Leave.EU hit with penalty by regulator as NCA investigation continues
Credit: Jacob Edward/CC BY 2.0
Brexit campaign group Leave.EU and an insurance firm owned by its founder Arron Banks have been slapped with a six-figure fine by the Information Commissioner’s Office over “serious” data breaches.
Both Leave.EU and Eldon Insurance – which traded as GoSkippy Insurance – were fined £60,000 each after an investigation by the ICO found the two organisations had broken electronic marketing laws.
The fines were originally announced by the ICO in November last year as part of a wide-ranging investigation by the watchdog into the use of data analytics in political campaigns.
The ICO said it Leave.EU and Eldon insurance had been “closely linked”, with systems meant to wall off the use of personal insurance data from those targeted with political messages described as “ineffective”.
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“This resulted in Leave.EU using Eldon Insurance customers’ details unlawfully to send almost 300,000 political marketing messages,” the ICO said in a statement. “Leave.EU has been fined £15,000 for this breach. Eldon Insurance carried out two unlawful direct marketing campaigns. The campaigns involved the sending of over one million emails to Leave.EU subscribers without sufficient consent. Leave.EU has been fined £45,000 and Eldon Insurance has been fined £60,000 for the breach.”
As well as slapping the two organisations with the hefty fines – which totalled £15,000 less than the ICO had initially proposed last year – the watchdog confirmed that it was launching a fresh audit into their activities.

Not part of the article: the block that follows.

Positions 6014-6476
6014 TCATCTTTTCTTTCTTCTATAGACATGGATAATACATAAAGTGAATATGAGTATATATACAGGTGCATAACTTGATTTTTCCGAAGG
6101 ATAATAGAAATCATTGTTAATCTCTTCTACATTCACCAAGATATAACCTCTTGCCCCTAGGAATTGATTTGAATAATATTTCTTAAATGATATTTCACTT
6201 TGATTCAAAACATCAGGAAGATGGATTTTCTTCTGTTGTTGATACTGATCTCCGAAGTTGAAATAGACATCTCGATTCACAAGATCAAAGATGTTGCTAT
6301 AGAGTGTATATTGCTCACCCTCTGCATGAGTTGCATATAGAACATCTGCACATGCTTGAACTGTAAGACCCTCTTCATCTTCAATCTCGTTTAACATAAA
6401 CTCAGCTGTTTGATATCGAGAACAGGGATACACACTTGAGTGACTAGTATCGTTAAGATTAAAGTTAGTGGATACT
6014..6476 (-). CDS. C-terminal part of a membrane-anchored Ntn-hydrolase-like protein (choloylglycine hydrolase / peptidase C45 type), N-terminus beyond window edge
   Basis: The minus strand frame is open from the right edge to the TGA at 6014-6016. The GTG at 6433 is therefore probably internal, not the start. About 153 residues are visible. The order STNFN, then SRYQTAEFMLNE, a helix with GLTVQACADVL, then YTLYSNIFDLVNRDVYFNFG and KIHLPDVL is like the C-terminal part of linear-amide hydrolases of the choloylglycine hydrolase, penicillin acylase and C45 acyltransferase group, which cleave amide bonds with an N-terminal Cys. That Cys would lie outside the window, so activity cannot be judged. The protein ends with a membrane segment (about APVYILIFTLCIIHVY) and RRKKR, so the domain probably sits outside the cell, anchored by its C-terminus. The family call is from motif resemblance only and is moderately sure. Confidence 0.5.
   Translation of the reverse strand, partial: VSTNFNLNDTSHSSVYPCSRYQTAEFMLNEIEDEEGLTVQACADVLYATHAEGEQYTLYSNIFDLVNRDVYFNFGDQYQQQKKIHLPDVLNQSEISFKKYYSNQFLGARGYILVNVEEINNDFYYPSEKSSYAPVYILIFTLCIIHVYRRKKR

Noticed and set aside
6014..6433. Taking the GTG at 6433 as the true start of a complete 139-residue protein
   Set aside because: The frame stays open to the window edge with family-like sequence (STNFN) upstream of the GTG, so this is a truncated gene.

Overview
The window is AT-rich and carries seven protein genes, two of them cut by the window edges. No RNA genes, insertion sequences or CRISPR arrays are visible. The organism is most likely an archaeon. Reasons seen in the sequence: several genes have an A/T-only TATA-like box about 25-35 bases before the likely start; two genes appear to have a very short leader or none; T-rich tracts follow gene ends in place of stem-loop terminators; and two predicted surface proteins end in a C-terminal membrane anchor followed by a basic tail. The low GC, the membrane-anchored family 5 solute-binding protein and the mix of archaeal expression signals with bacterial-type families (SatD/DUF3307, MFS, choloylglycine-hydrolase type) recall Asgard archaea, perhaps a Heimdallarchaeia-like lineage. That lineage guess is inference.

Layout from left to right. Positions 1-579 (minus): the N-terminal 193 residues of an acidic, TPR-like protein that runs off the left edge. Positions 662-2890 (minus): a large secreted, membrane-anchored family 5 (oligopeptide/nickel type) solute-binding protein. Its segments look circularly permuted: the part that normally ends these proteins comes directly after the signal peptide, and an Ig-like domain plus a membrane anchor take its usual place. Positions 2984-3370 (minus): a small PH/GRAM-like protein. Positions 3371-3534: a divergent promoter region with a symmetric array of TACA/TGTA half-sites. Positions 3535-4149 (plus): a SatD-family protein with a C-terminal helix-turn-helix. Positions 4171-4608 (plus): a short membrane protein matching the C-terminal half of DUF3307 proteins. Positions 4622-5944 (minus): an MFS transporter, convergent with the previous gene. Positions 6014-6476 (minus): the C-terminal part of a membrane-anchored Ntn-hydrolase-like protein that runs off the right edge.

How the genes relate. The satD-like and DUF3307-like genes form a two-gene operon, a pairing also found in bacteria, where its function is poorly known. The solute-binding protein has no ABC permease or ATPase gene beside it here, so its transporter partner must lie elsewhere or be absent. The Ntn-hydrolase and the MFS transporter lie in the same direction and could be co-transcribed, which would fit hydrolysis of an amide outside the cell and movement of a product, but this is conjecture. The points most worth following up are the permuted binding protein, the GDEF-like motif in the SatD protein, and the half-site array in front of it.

Information Commissioner Elizabeth Denham said: “It is deeply concerning that sensitive personal data gathered for political purposes was later used for insurance purposes; and vice versa. It should never have happened. We have been told both organisations have made improvements and learned from these events. But the ICO will now audit the organisations to determine how they are using customers’ personal information.”
A separate National Crime Agency probe into Leave.EU – which acted as the unofficial Brexit campaign during the 2016 referendum battle – is already underway over suspected electoral law offences.
The agency is looking into the origin of £8m of donations Banks – who has denied any suggestion of unlawful activity – made to the Leave.EU campaign.
Responding to the original ICO fine announcement in November, Mr Banks said there had been “no evidence of a grand data conspiracy”.
He tweeted: “Gosh we communicated with our supporters and offered them a 10% Brexit discount after the vote! So what?”